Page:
artificial intelligence in pregnancy prediction
A web-based cohort study suggests that if machine learning algorithms are provided with a wide enough range of predictive data, they may be able to analyze epidemiological data and predict the probability of conception with discrimination accuracy. which exceeds previous studies.
One of the goals of AI research has been to predict chances of pregnancy – with varying success. A study from last year found that an AI-based model outperformed clinicians in assessing embryo viability, while a poster from last year’s annual preliminary research meeting on Embryo ploidy prediction showed that the algorithm tended to classify embryos as aneuploid.(1,2)
Adding to this evidence base, a new large prospective study has now found that algorithms are able to predict the likelihood of conception among couples trying to get pregnant if they have a wide range of predictor data. fecundability (defined as the probability per cycle of (3) Based on a study participation cohort of over 4000 women, the results showed an overall discrimination performance of approximately 70% for six algorithms different supervised machine learning to distinguish women likely to conceive from those who were not.
This is a finding that the authors say surpasses the results of predictive models from previous studies and demonstrates that such models can be created with reasonable discrimination using self-reported data. They add that it is “in the absence of more detailed medical information such as laboratory or imaging tests”.
Previous work in this area has focused primarily on identifying individual risk factors for infertility. Several predictive models have been developed in underfertile populations but with limited power and using little or no data on lifestyle, environmental and sociodemographic factors. On the other hand, a total of 163 predictors of fecundability were taken into account in this new study to anticipate the cumulative probability of pregnancy over six and 12 menstrual cycles.
The data was based on 4,133 women from the Pregnancy Study Online (PRESTO), an online preconception cohort study that analyzes the impact of environmental and behavioral factors on fertility and pregnancy. Study participants were 21-44 years old, from the United States or Canada, were not using fertility treatment, had not reported more than one menstrual cycle of attempted pregnancy at entered the study and were actively trying to conceive at the time of enrollment (2013-2019).
Patients completed detailed questionnaires at enrollment (eg, marital status, reproductive and feeding history, male partner characteristics, etc.). Some of this information (e.g., menstrual cycle dates) was updated via follow-up questionnaires completed every two months for 12 months, or until conception/stopping pregnancy attempts or withdrawal of the study.
Then the data was used to develop models to predict the likelihood of pregnancy. These were based on three periods: pregnancy in less than 12 menstrual cycles (Model I, n = 3195); pregnancy within six menstrual cycles (Model II, n=3476); and mean probability of pregnancy per menstrual cycle (Model III, n=4133). Additional models were also developed for women (n=1957) who had never been pregnant but had no history of infertility: pregnancy in less than 12 menstrual cycles (model IV); pregnancy within six menstrual cycles (pattern V); and predict fecundability (Model VI). Six different supervised machine learning algorithms were then applied to each model to establish the performance of each algorithm.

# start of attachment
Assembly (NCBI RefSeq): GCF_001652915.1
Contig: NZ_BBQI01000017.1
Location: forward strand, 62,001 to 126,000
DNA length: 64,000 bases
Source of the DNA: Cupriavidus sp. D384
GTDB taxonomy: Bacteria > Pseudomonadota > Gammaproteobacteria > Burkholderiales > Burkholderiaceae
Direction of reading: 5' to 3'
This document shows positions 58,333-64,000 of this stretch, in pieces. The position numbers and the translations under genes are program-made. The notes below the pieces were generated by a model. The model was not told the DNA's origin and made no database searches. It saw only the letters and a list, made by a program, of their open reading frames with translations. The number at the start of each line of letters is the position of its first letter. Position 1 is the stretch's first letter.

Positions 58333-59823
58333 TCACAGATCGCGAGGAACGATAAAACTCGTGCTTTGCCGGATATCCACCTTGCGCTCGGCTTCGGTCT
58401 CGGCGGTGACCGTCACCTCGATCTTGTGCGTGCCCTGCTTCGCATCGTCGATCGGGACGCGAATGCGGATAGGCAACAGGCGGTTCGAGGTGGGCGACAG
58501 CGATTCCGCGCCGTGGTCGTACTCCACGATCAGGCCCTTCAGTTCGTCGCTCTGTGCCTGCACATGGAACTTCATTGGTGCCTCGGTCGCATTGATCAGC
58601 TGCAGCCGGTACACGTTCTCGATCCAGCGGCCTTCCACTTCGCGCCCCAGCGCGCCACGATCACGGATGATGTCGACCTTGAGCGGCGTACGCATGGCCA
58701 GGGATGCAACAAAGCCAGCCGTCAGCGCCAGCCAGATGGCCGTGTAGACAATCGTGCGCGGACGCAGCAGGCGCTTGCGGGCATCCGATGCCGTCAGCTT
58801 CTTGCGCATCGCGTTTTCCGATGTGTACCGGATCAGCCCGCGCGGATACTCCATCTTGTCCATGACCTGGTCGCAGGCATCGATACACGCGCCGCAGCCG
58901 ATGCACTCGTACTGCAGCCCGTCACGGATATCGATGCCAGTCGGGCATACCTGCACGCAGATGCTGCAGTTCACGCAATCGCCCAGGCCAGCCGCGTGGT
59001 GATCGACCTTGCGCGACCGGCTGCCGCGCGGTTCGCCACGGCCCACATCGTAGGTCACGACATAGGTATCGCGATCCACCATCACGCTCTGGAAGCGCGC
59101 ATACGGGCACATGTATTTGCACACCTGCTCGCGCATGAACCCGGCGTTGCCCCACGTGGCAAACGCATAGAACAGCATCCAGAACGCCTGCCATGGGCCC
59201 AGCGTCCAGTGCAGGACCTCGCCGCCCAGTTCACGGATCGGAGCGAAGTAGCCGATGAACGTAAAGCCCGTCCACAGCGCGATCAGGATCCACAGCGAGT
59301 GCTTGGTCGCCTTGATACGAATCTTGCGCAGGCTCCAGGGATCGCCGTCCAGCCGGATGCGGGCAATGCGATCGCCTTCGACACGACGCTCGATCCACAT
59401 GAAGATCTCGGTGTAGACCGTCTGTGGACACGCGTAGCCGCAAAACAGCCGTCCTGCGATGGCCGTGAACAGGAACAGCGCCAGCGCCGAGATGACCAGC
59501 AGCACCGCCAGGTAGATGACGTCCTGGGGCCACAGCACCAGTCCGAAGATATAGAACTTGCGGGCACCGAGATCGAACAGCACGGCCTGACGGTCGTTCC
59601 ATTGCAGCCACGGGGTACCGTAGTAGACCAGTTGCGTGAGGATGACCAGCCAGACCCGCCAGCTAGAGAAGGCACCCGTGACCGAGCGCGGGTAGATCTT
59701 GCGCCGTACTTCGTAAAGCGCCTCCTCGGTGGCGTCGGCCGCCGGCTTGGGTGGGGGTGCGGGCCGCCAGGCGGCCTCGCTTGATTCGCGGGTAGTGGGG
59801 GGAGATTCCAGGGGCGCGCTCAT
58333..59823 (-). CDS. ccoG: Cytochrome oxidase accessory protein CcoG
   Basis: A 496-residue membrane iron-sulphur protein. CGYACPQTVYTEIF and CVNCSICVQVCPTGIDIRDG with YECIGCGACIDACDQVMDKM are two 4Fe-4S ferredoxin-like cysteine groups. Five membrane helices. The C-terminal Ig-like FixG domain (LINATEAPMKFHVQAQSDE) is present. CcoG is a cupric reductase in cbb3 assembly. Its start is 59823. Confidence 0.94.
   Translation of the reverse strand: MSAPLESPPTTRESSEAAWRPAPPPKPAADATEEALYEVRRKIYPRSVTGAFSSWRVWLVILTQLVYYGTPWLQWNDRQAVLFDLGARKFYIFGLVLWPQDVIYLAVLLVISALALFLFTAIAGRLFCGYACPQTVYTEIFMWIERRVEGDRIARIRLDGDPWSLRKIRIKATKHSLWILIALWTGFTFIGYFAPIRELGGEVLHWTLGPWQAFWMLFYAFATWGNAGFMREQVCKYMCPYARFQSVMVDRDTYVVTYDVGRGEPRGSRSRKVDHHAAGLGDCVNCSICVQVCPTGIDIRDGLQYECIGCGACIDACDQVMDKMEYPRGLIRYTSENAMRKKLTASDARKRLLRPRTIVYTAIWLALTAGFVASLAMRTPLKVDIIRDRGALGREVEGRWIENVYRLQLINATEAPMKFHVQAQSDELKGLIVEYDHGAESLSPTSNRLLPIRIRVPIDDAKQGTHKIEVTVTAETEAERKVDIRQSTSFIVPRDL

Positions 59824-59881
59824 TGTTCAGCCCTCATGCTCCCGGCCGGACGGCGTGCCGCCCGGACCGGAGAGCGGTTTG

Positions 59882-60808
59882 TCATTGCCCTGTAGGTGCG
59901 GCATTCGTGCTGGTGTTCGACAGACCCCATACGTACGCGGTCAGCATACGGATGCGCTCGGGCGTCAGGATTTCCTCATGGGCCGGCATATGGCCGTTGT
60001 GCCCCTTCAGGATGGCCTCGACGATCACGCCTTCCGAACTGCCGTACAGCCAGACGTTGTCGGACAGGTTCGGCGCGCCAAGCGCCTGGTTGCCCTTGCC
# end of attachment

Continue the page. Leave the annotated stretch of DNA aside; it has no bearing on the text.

The results showed that 86% of Model I women became pregnant and 69% of Model II on time. For all six algorithms, the AUC (for prediction accuracy) was as follows: Model I 68-70% (SD: 0.8%-1.9%); model II 65-66% (SD: 1.9%-2.6%); model III (63%); model IV 69.5% (SD: 1.4%); V-model 65.6% (SD: 2.9); and model VI concordance index of 60.2%.
Female age, female BMI and history of infertility were inversely associated predictors of pregnancy in all models. Predictors positively associated with pregnancy in the first three models were having ever breastfed a child and having taken multivitamins or folic acid supplements. Among nulligravid women, the strongest predictors were woman’s age, female BMI, male BMI, use of a fertility app, study entry attempt time, and perceived stress.
The authors conclude that the findings are particularly relevant for couples planning a pregnancy and for clinicians caring for women who switch off contraception to have a baby. However, they add that the models need to be validated in external populations before they can become a counseling tool.
1. VerMilyea M, Hall J, Diakiw S, et al. Development of an artificial intelligence-based assessment model for the prediction of embryo viability using static images captured by optical light microscopy during IVF. Human doi: 10.1093/humrep/deaa013
2. Aparicio Ruiz B, Bori L, Paya E, et al. Application of artificial intelligence for the prediction of ploidy: the concentration of IL-6 in the spent culture medium, the morphological grade of the blastocyst and the morphokinetics of the embryo as variables under study. Human Reproduction 2021; doi.org/10.1093/humrep/deab127.066
3. Yland J, Wang T, Zad Z, et al. Predictive models of pregnancy based on data from a preconception cohort study. Human Reproduction 2022; 1-13; doi.org/10.1093/humrep/deab280